Bangladeshi Hack Prompts SWIFT To Speak Up

As details are emerging about the hack of Bangladeshi funds out of an account held at the New York Fed last week, SWIFT is gearing up to reach out to banks to remind them of proper security practices, according to reports over the weekend. That hack yielded between $81 million and $101 million in funds that managed to vanish into the hands of cybercriminals.

SWIFT, a Brussels-based outfit, is owned by a global cooperative of 3,000 FIs. A letter requesting a full review of internal security is expected to go out today (March 21). According to a spokeswoman, that letter will be followed by calls to help highlight the importance of well-codified security protocols in light of the Bangladesh attack.

“Our priority, at this time, is to encourage customers to review and, where necessary, to reinforce their local operating environments,” the spokeswoman added.

As of now, the identity of the hackers that got into the Bangladeshi central bank in February and promptly began a campaign to steal $951 million from its holdings in the New York Fed is unknown. That account is used for international settlements.

While all the transfers didn’t go through, at least $81 million did, making this one of the largest cyberheists in history.
SWIFT, so far, has only said that the hack sprang from “an internal operational issue” at Bangladesh Bank and that there was no compromise in its core messaging system.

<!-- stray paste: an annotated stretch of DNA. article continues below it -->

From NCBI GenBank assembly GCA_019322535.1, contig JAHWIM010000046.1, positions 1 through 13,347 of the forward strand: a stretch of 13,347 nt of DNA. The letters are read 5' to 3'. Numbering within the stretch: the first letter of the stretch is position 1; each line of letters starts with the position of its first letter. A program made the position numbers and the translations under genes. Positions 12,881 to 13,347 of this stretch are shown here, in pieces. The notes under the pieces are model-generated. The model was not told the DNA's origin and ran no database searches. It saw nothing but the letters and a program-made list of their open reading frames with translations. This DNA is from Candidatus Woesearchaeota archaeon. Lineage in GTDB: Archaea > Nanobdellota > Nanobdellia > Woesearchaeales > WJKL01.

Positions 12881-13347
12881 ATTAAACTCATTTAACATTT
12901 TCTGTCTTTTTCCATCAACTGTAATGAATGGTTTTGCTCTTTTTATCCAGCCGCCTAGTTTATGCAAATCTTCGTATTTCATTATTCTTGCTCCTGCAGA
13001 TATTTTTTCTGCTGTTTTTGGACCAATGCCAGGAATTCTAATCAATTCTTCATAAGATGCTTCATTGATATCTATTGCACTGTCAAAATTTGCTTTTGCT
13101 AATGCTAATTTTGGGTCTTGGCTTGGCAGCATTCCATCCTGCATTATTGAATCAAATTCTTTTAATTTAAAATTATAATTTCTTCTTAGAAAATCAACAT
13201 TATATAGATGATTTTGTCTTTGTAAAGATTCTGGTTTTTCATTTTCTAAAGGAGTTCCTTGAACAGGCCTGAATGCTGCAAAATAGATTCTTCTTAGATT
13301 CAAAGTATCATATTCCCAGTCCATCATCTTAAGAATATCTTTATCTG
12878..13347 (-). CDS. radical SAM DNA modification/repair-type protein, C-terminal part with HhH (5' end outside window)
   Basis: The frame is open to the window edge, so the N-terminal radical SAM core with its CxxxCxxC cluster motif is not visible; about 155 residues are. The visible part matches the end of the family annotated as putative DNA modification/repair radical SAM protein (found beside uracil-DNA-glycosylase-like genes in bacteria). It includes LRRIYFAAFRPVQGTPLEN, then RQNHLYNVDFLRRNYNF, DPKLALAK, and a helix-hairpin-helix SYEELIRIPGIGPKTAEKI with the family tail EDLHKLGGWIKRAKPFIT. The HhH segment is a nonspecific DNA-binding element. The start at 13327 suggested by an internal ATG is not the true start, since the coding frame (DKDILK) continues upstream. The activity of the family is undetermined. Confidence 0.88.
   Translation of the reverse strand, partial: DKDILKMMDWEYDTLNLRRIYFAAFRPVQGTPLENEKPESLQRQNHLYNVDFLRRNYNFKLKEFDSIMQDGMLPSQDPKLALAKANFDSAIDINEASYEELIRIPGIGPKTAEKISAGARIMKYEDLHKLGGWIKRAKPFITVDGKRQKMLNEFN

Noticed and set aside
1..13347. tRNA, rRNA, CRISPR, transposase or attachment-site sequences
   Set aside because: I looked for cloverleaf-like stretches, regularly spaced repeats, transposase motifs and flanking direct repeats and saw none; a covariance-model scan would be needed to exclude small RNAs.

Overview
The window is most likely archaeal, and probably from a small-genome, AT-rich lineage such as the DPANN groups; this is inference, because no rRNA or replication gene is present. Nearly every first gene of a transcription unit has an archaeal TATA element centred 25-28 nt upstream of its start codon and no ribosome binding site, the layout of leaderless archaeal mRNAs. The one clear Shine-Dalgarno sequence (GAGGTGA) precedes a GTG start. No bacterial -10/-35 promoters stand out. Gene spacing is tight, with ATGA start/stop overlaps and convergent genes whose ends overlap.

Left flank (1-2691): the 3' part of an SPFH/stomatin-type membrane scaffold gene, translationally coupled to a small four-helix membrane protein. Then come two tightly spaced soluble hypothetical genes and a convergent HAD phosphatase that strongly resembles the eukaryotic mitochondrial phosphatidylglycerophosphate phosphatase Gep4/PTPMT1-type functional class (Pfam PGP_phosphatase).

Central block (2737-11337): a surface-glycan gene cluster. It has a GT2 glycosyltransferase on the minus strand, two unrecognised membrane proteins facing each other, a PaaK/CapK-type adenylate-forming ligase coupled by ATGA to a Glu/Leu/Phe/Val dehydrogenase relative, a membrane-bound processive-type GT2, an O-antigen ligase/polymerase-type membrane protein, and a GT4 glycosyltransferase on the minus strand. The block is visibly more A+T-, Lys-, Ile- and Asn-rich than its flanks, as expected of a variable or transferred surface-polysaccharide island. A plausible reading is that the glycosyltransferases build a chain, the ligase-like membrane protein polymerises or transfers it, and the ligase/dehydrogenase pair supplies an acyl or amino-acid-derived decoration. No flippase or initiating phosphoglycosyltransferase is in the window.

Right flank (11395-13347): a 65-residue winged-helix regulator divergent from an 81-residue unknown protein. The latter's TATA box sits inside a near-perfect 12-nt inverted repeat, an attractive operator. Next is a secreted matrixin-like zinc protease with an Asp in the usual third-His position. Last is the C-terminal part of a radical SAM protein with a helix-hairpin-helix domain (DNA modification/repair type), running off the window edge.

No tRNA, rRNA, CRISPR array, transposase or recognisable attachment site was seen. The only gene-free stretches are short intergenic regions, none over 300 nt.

According to a confidential interim report, forensics experts suspect that attackers took control of the bank’s network, stole credentials for sending SWIFT messages and used advanced malware to attack the computers that authorize and process transactions.

The report also highlights the likelihood that other FIs have been targeted by the same group.

The report was prepared by FireEye and World Informatix, hired by Bangladesh’s central bank to investigate the massive theft.

“FireEye has observed these same suspected FIN threat actors within other customer networks in the financial industry, where these threat actors appear to be financially motivated and well-organized,” said an interim report sent to the bank last week.